“Our son Stefan comes home to do the barn washing twice a year,” Cal explains, “and our girls Jess, Hali and Emily help with placing the day-old chicks, and then moving them to the top tier at one week of age.”
It was during the farm expansion, around 2005, that the Dirks family began to realize a change in the industry was needed.
“We knew we had to find ways of increasing returns to pullet producers to ensure a viable business in the future,” Cal says. He, Andy DeWeerd and three other pullet growers from five provinces met in Ottawa to explore the options, and soon began making plans to create Pullet Growers of Canada (Dirks currently serves on the PGC executive as treasurer).
“We knew a cost of pullet growing survey was required to better articulate the need for increased growing fees across Canada,” Cal notes. “The 2008-2009 survey results showed that we in Manitoba were $0.25- $0.50 per pullet behind what pullet producers were getting in Ontario and Quebec. It was clear that unless things were better regulated on a national scale, we’d always have to subsidize our operations with off-farm income.”
In 2010, the PGC made the decision to apply to the Farm Products Council of Canada (FPCC) for Part II Agency status. “This new status will make us a part of the supply management system, and give us the ability to implement stable production levels and pricing,” says Cal. “It will give pullet farmers the tools to manage their operations into the future, meeting the highest standards of food safety, animal welfare, and the environment.”
As of May 2013, the public hearings stage was finished. The two-person panel examining the application will now decide whether or not to recommend the attainment of status to the entire FPCC.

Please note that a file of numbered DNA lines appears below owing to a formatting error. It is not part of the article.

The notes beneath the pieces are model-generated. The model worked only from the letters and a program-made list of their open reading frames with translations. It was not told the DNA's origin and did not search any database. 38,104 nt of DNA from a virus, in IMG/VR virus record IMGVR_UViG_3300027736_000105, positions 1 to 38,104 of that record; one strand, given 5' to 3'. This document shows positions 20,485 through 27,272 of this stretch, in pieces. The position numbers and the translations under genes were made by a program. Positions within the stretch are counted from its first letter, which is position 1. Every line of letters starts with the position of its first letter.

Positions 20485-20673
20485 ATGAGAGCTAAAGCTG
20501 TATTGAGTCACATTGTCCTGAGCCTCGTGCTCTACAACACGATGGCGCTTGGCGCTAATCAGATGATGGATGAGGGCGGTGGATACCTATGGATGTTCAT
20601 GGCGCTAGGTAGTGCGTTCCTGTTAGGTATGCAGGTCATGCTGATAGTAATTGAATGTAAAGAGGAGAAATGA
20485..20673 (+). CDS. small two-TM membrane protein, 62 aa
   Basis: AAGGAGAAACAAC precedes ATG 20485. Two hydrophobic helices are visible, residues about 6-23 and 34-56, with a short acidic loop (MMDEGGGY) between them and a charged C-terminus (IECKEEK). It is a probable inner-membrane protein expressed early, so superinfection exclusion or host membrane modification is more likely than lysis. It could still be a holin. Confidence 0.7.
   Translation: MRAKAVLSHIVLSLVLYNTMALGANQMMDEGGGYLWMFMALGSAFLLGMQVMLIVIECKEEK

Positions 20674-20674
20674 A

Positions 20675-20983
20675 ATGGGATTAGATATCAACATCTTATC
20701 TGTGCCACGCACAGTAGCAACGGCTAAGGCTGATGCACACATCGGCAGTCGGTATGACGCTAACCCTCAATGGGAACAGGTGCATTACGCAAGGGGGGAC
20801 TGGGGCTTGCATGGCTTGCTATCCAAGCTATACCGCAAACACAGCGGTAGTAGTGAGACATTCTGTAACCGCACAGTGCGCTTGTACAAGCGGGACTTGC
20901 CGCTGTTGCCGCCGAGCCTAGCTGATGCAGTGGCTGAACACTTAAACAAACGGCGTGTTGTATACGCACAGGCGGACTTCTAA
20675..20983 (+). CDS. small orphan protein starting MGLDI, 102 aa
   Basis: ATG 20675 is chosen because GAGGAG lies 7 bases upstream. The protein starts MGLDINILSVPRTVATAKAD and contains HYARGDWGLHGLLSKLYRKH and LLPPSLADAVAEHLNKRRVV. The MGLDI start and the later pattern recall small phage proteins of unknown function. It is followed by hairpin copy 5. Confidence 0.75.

“I believe the next step is a recommendation to the minister of agriculture and cabinet approval,” Cal notes. “During this time, we will be working on a draft federal-provincial agreement that all parties can sign on to. There is a lot to be done yet before we gain our status, and it could proceed into 2014.”
Passionate about the Industry
Since 1997, Dirks has served as the pullet director on the Manitoba Egg Farmers board. Over that time, he has been the vice-chair of the board, and chair of the pullet committee. Dirks has also served on the working team to develop the Salmonella enteritidis insurance product for breeders, hatcheries, layers and pullets in Canada. He is a CEIRA (Canadian Egg Insurance Reciprocal Alliance) director and also sits on their Claims Committee. He also represents pullet growers on the Egg Farmers of Canada HACCP team.
“I enjoy raising pullets from chick to adult layer, and then seeing the customer happy with the high production my birds provide,” Cal says. “Relationships are very important for success.”
Cal Dirks - Manitoba
A time of positive change for the Dirks and other pullet farmers across the nation